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5

A quick google search leads one immediately to the wikipedia page on this particular theorem. The first paragraph of this page states: The Bohr–van Leeuwen theorem is a theorem in the field of statistical mechanics. The theorem states that when statistical mechanics and classical mechanics are applied consistently, the thermal average of the ...


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Let us decompose the formula to better understand what it means: $\hbar \mathbf k/m$ is the velocity of the electrons $\epsilon_k - \mu$ is the energy relative to the temperature, so if particles with higher energy than the temperature move in a direction, they produce a positive thermal energy flux, particles with lower energy an negative flux. ...


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You'll want a much bigger heatsink!! (and maybe just one TEC) If it's being cooled only by convection then maybe a heat sink area* that is 10 times that of the TEC. (maybe bigger) The classic mistake with a TEC is to make the heat sink too small. With too small a heatsink the hot side of the TEC gets hotter, more thermal leakage through the TEC, it has ...


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If efficiency is the issue, then definitely parallel TECs (or use a single unit rated for twice the power, same thing). The only reason for stacking TECs is to get a lower temperature. However that comes at great expense to efficiency and overall power consumption. Another point is that paralleling TECs is actually more efficient overall. The reason is ...


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Well, we are not only looking at the electrons of an object when we look at it. What I understood your basic question to be is why we see different objects having different color. Well the reason for that is because different materials are able to reflect only certain frequencies of light. The reason for this is a little more complex. Color in itself is ...


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The colors depend on the frequency of light. Let me explain. In atoms, there are various discrete energy levels that electrons can occupy. A photon that has energy (which remember depends of its frequency) which matches exactly the difference between the electron and the next excited state, will get absorbed by that electron and get excited to the next ...


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Let's assume, you take a one-dimensional chain of atoms and compress it. In order to investigate the bandstructure, you will need to determine the electronic wavefunctions of quantum-mechanically allowed states. If you know your wavefunctions for the initial condition, before you compress your chain of atoms, you need to also scale the solution in order to ...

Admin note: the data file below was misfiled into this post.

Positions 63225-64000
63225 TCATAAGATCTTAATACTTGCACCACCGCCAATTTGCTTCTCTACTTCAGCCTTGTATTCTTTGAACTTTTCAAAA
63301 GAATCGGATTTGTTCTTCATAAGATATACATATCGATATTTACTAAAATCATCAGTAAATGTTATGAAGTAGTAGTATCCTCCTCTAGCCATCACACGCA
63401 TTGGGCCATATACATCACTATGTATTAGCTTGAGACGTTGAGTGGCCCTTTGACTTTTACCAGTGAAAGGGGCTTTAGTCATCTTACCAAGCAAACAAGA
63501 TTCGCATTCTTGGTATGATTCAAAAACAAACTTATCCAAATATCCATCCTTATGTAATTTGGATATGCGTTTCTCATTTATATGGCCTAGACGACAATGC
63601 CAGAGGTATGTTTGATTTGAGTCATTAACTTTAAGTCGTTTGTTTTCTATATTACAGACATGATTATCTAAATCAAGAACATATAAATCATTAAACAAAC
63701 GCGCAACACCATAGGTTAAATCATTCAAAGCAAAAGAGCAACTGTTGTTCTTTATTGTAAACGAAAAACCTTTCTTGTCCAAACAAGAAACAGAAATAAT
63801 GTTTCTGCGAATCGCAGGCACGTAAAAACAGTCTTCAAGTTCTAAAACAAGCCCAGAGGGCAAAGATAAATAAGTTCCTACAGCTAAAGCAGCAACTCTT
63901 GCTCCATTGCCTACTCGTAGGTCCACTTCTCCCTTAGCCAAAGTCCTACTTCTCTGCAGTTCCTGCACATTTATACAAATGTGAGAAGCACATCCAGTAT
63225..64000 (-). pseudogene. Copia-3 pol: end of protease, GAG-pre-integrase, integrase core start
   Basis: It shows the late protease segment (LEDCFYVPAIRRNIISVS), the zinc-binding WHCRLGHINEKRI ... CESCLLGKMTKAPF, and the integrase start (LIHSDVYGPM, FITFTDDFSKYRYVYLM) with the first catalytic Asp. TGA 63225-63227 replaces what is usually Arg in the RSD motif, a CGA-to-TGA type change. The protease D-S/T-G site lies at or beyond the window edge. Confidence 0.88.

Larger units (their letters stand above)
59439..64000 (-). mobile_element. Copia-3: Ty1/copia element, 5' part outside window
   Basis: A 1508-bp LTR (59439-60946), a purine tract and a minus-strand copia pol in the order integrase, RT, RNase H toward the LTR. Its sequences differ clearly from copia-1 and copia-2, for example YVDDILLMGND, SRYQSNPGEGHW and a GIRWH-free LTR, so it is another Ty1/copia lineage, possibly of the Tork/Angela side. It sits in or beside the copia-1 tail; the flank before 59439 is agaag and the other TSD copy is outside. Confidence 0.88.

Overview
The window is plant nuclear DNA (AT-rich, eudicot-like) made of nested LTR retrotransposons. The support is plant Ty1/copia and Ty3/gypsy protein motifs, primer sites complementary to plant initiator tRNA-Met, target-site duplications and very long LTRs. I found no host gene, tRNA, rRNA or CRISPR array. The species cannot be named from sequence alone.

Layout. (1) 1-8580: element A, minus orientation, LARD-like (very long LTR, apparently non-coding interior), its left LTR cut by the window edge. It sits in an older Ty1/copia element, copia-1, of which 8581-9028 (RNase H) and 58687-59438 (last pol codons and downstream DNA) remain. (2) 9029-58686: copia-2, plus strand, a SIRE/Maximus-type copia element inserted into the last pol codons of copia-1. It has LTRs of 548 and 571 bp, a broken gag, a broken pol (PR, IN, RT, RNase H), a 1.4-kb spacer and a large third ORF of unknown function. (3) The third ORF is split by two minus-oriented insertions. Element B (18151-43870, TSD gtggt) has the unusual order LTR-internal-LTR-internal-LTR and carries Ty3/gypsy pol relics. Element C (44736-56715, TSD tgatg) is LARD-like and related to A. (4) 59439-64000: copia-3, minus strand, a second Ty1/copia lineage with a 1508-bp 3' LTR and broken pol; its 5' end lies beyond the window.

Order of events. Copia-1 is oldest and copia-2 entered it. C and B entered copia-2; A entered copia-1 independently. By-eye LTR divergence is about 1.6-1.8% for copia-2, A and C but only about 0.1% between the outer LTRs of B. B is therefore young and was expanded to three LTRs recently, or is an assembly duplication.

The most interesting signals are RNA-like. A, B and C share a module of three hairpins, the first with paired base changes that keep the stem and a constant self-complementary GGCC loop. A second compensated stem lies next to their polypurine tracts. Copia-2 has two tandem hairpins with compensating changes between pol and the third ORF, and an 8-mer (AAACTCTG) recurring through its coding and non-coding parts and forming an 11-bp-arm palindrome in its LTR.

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A quasi-crystal has no long-range translational symmetry, but it does have long range orientational symmetry. The lattice sites all occur at well defined angles, and in well-defined planes. It is reflection from these planes that causes the well-defined spots. The fact that there is no translational symmetry within those planes does not bear on the ...


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According to my limited understanding of density functional theory. Coulomb interaction is one of the correlation effects. Besides Coulomb interaction, there are interaction due to Pauli exclusion principle and change of kinetic energy compared with that of non-interacting electron gas.


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When solving for the spectrum, you assume the solid has infinite extent, and so the electron is not really bound. Thus you can get a continuum of momentum. Consider for example the trivial case where there are no atoms, and you just have a free electron in space. Then the energy is proportional to momentum squared, and momentum can be arbitrarily big, so ...


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Ok, I am by no means and expert on solid state but I might be a little helpful. Band structure in solids arises due only to periodicity of the lattice. It all comes down to this periodicity. Periodicity of the lattice makes the potential also periodic. This periodicity has many (interesting) consequences (Bloch states and bla bla bla) but the one that ...



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